You’ve got a question… what do you do? If you’re like me, you turn to the internet. I often believe that I can find the answer to anything online. That’s what’s makes this new scam so scary. Scammers are using our urge to find information online to set up unsuspecting victims. They are setting up fake websites and customer service lines that seem to be associated with big name companies.
Here’s how you can avoid this scam:
Start with the URL (if you can)– If you know a company’s official web address, start your search for phone numbers and information there. Look for a “Contact Us” page or something similar. If you can’t find a link on the main page, scroll to the bottom and look in the fine print. You may also be able to locate contact details using a site map if one’s available. It might take time to find contact details from the main company website, but it is a lot safer than calling a random number you find using a search.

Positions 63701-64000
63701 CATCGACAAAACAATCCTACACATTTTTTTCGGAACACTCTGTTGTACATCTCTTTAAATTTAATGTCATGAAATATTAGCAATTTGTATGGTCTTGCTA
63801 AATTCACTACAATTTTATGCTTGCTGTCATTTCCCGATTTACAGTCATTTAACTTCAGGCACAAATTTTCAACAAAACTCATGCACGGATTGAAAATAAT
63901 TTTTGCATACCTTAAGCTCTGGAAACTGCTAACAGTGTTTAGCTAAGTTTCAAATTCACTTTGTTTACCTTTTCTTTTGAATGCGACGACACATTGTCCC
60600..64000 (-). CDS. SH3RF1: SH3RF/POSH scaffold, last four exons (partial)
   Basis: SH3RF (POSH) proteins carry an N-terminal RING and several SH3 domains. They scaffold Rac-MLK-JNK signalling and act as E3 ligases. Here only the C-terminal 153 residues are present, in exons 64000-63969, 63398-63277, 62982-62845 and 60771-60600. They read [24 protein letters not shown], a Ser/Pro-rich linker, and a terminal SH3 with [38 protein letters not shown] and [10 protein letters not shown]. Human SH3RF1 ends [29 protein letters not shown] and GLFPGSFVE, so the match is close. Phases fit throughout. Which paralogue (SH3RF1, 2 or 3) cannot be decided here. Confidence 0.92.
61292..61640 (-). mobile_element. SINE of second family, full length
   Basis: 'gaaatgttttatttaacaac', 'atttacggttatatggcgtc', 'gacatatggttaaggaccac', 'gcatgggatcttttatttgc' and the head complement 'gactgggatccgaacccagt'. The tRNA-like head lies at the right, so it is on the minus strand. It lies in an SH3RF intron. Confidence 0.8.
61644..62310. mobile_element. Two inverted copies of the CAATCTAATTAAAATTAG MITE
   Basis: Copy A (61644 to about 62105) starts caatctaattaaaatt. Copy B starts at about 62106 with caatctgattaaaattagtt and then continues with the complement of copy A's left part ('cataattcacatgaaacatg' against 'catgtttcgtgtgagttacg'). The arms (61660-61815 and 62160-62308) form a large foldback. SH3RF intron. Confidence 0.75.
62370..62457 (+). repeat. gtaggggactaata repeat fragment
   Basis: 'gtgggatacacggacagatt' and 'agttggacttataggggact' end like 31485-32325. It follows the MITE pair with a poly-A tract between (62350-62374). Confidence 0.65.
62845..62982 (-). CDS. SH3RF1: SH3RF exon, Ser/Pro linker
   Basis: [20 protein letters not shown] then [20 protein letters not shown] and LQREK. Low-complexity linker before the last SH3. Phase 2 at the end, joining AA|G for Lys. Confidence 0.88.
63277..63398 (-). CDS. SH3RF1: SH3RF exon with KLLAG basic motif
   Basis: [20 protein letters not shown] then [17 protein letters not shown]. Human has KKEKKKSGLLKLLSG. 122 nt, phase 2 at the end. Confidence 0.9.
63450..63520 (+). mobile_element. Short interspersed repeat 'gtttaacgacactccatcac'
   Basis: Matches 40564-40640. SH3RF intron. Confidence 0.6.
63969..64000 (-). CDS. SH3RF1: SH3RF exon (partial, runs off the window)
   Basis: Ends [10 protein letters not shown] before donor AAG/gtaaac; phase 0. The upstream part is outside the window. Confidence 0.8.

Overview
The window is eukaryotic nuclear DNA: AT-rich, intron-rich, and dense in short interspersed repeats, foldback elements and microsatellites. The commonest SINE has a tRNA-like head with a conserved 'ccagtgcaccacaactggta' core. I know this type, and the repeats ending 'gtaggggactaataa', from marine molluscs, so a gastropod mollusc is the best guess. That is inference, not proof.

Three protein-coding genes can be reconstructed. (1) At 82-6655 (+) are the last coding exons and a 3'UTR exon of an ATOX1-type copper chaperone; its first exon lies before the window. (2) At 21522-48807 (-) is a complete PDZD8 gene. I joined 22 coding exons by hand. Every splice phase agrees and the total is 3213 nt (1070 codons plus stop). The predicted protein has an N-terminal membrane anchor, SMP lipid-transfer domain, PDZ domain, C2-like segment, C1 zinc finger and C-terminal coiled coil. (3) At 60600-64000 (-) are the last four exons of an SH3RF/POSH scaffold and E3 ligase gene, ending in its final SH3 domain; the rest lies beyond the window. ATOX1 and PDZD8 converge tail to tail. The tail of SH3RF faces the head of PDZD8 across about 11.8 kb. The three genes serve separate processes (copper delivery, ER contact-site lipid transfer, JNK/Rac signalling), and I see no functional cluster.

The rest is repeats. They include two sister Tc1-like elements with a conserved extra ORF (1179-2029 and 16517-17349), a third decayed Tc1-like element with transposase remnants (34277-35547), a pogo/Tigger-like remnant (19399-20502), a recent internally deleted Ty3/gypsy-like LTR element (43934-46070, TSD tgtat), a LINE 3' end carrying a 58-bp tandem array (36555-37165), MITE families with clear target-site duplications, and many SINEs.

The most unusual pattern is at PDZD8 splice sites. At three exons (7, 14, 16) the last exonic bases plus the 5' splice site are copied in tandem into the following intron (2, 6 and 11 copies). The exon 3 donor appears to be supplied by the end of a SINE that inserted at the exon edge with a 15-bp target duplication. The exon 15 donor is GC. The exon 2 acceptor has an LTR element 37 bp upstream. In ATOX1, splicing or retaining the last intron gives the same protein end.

First Isn’t Always Best– How do you find the right website for a particular company? Hint: it isn’t always the first web address you find. Scammers may use familiar looking variations of a company’s name or website address. The first phone number or website you find might not be legitimate, as these placements are often for sale on search engines. (Note: you can find TDS at tdstelecom.com or call them at 1-888-CALL-TDS)
There Isn’t Always a Phone Number– Some of us like to call companies with our problems, but as more and more companies embrace the internet, this isn’t always an option. Be aware that there may not be a toll free number available. Some companies choose to limit their communications to online chats, emails, etc. Others ask consumers to enter a phone number to receive a call back.
Keep Your Credit Card to Yourself– If you do call a number you find online, be cautious with your card information. Once they have you on the line, scammers will try to lower your defenses so you provide personal information or credit card details. Keep the information you share to a minimum.
Things you find online aren’t always true. Be careful when searching to avoid scams like this one.
Image courtesy of Stuart Miles at FreeDigitalPhotos.net
Guest blogger: Guest blogger: Jackie, from AllClearID. TDS ID Protection for adults and children are powered by AllClearID.
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